Located on the Pacific coast, Manta is one of Ecuador’s most important ports. The mainstay of the economy of this city with some 200,000 residents is tuna—both fishing and the processing and canning of the catch. In other words, unless you have a keen interest in the tuna industry, Manta will, most likely, simply be a stopping point to other destinations in the country like Quito, the Galápagos and the haciendas in the foothills of the Andes. Even so, Manta is a pleasant port town with some contemporary buildings and a few historic sights, interesting museums and natural beauty in the form of parks and nearby beaches.
Neither the Galápagos nor the country’s capital, Quito, can be visited as a day trip from Manta. If you have extra time before or after you reach Manta, however, it's a short flight to both. Still not enough time? Isla Corazón, to the north, and Machalilla National Park, to the south, provide introductions to the flora and fauna of equatorial rain forests. If even those destinations are too far, the city’s archaeological museum is highly recommended, and a walk along the Malecón pairs ocean views with cooling breezes.
Salaverry (Trujillo), Peru
The port of Salaverry is essentially a ticket to a best-of-Peru buffet. Half an hour away is Peru’s northern capital, Trujillo, home to one of the most iconic squares in the country: the city's Plaza de Armas. The bright blue, yellow and red buildings date back to the 16th century, and—traffic aside—transport you back to the days of the conquistadores. For time travel to a more distant past—a past that predates even the Inca—visit the profusion of ruins around the city. There’s the Chimu capital Chan Chan, a UNESCO World Heritage Site, and the Mochica sites of Huaca del Sol and Huaca de la Luna, to name just a few. And for time travel with a twist—or more accurately, with an arc—there are the caballitos de totora, curvilinear fishing boats made from reed and used by ancient Peruvians, that continue to ply the waters (and serve as the calling card) of the nearby village of Huanchaco. Watching these graceful arched vessels "surf" the waves is totally enchanting—especially if you’re seated at a beach-view table with some ceviche and a cerveza.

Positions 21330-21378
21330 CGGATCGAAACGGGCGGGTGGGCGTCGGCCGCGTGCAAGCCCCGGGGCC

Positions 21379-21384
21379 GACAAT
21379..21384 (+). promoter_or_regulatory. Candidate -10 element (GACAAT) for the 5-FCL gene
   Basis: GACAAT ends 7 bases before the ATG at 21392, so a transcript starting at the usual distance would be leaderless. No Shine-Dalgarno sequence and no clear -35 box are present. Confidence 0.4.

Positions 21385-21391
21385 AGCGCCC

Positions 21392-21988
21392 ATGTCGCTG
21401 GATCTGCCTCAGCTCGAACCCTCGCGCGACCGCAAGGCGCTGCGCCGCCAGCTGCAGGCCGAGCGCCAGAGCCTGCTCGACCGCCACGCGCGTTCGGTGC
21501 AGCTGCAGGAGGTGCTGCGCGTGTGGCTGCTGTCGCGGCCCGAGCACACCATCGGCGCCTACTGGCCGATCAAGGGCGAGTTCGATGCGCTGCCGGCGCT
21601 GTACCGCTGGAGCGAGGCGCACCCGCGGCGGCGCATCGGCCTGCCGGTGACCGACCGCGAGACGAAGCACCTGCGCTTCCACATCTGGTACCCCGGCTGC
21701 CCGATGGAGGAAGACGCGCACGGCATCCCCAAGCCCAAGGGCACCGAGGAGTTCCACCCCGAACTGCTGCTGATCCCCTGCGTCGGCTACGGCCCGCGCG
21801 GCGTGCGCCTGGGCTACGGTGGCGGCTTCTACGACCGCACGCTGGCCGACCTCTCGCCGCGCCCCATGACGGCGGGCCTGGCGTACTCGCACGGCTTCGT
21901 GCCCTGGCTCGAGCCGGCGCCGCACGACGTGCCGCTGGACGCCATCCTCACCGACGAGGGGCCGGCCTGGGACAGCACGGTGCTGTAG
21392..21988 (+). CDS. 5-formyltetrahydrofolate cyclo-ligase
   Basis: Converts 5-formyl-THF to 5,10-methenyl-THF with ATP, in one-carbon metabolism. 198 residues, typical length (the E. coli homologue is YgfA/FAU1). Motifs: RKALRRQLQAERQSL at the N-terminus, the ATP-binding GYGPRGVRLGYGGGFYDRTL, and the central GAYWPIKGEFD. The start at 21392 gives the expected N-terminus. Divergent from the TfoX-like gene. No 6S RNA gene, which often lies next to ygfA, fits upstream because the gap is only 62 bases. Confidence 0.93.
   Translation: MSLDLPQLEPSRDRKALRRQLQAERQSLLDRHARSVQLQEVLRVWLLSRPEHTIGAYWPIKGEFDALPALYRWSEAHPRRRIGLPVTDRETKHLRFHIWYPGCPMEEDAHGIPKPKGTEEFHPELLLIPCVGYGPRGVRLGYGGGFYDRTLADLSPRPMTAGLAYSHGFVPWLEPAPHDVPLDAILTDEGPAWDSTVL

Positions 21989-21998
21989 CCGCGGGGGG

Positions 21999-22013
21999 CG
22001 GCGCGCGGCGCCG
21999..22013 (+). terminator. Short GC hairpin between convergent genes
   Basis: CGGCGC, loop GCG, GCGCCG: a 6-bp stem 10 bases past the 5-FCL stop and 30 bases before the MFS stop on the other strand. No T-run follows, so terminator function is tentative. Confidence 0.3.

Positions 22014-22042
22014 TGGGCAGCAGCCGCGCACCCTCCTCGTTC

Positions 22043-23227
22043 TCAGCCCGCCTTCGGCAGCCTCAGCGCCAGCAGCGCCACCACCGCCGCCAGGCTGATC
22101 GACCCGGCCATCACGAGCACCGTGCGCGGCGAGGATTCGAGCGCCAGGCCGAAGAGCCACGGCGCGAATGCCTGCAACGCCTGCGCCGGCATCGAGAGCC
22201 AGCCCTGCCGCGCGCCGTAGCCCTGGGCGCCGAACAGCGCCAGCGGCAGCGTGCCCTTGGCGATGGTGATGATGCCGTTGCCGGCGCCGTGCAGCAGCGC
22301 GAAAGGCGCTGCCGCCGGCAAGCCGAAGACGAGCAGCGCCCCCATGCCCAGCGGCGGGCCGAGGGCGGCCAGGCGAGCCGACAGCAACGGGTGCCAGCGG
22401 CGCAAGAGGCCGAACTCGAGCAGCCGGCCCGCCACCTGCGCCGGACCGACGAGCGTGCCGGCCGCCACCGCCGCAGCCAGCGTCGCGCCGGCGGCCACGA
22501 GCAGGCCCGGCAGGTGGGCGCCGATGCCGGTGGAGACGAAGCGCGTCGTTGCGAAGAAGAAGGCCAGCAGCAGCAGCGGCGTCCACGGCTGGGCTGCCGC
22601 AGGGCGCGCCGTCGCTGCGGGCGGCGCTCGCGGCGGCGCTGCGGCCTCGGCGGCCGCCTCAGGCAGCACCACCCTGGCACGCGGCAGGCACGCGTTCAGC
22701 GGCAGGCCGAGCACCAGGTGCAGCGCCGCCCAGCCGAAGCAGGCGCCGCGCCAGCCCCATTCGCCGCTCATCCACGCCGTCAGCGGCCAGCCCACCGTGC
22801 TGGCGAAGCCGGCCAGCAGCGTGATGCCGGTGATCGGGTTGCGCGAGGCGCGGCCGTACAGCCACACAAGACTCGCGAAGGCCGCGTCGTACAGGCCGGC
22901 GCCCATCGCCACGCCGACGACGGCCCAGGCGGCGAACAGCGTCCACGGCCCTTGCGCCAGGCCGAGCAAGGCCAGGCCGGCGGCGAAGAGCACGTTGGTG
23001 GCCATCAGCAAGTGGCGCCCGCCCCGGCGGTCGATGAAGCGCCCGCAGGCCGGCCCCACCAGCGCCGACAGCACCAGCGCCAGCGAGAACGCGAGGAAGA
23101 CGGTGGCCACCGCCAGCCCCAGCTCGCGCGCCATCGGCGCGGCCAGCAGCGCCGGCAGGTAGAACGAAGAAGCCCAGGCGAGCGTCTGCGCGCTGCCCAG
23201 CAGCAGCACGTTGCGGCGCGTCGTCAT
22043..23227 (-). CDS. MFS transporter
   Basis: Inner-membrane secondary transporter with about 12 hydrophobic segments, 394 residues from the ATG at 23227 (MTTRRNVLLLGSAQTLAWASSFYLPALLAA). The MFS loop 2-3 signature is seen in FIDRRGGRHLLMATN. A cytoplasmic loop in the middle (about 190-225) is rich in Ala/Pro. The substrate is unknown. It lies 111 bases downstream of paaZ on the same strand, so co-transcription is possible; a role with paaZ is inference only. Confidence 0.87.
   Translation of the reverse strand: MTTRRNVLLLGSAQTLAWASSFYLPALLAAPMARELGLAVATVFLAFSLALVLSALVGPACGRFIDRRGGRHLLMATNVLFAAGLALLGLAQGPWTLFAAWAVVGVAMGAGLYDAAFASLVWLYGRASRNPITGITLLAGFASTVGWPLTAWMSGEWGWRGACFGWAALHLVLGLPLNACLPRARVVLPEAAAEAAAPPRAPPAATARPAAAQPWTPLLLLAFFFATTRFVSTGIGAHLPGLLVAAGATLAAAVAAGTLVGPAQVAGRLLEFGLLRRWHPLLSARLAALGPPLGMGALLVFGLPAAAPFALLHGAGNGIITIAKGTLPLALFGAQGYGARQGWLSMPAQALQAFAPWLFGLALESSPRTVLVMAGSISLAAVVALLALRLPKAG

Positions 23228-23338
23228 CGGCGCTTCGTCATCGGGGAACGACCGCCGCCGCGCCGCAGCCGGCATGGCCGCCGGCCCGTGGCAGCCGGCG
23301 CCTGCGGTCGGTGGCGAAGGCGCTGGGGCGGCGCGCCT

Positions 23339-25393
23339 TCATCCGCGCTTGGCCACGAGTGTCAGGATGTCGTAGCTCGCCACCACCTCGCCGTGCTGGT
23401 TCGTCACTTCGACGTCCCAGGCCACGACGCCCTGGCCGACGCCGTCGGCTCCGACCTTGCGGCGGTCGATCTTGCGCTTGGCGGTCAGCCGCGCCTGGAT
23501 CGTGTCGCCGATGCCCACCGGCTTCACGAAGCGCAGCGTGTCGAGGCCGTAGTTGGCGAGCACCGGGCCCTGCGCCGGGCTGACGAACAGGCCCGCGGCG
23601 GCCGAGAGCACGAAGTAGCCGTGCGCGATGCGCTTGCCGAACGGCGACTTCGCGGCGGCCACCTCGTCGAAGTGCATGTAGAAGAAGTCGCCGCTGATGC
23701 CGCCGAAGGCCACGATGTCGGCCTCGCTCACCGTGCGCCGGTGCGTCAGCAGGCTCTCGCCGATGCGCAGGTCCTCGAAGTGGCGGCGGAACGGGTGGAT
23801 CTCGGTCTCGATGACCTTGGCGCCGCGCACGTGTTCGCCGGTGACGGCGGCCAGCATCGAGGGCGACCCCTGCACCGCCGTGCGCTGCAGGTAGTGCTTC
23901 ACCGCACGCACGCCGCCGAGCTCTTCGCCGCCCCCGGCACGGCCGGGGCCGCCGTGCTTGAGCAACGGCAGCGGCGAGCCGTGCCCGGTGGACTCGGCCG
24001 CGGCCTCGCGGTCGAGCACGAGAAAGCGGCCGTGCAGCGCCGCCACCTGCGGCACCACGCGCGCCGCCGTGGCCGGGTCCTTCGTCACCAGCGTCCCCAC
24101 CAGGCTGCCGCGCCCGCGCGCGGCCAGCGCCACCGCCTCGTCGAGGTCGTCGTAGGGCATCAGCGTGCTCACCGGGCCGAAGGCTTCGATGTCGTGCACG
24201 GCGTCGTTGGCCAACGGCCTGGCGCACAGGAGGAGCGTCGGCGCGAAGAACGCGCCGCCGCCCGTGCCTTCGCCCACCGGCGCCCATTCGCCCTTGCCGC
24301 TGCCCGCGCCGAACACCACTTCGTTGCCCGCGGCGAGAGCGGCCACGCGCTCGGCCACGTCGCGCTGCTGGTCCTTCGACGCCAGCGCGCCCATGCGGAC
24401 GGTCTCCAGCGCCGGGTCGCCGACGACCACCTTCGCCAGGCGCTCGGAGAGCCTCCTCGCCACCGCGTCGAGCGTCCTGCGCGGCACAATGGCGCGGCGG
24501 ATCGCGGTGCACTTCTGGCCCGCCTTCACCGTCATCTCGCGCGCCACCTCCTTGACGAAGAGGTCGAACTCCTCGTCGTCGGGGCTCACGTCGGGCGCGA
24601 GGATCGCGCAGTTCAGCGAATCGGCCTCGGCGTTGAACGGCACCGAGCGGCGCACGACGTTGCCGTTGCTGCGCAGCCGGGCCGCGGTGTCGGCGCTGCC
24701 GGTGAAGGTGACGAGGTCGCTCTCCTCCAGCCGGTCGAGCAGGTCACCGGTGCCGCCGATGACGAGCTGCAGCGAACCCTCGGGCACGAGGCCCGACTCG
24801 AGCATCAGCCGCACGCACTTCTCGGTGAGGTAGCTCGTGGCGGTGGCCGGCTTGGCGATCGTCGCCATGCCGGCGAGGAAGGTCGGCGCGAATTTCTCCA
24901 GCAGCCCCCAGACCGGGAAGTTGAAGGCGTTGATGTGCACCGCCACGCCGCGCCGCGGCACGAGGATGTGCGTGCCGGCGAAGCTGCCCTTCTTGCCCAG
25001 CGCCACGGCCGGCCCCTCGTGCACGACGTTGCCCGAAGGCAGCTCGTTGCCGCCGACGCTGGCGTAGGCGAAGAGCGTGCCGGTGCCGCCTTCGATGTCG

Callao (Lima), Peru
Peru's bone-dry capital (only Cairo is drier as far as national capitals go), Lima is a booming energetic metropolis built on ancient foundations millennia in the making. At first she is no looker, but scratch that parched surface below the high-rise offices and dust-settled dwellings and Lima's charms begin to shine: Strikingly preserved pre-Columbian ruins sit defiantly among modern skyscrapers, a cultural potpourri of world-class museums, sun-toasted beaches beautifully illuminated by nightly sunsets and one of the most exciting and dynamic culinary landscapes in the world.
Lima is a tale of two cities. Colonial charms abound in the city's historic center, where impressive plazas—including the cinematic 16th-century Plaza de Armas, the handiwork of Spanish conquistador Francisco Pizarro—are overseen by Baroque and neoclassical cathedrals, palaces, monasteries and remnants of ancient city walls. But a different Lima emerges in the cliff-hugging seaside barrios of Miraflores and Barranco. Miraflores, Lima's modern face, is a bustling enclave of chic restaurants, bars and nightlife, and Barranco is a bohemian resort commune flush with grand casonas converted into atmospheric hotels and eateries. One of the city's allures is navigating between the old and the new.
But the Peruvian capital is at its most extraordinary at mealtimes, where the signature dishes of its world-famous cuisine—ceviche, lomo saltado pisco (beef stir-fried with tomatoes, peppers, onions and fried potatoes), aji de gallina (a pepper-laced chicken stew), causa (avocado and shrimp layered between mashed potato)—are the culinary stuff of legend, further wowing when chased by Peru's extraordinary national cocktail, the highly addictive pisco sour. ¡Salud!
Guayaquil (Quito), Ecuador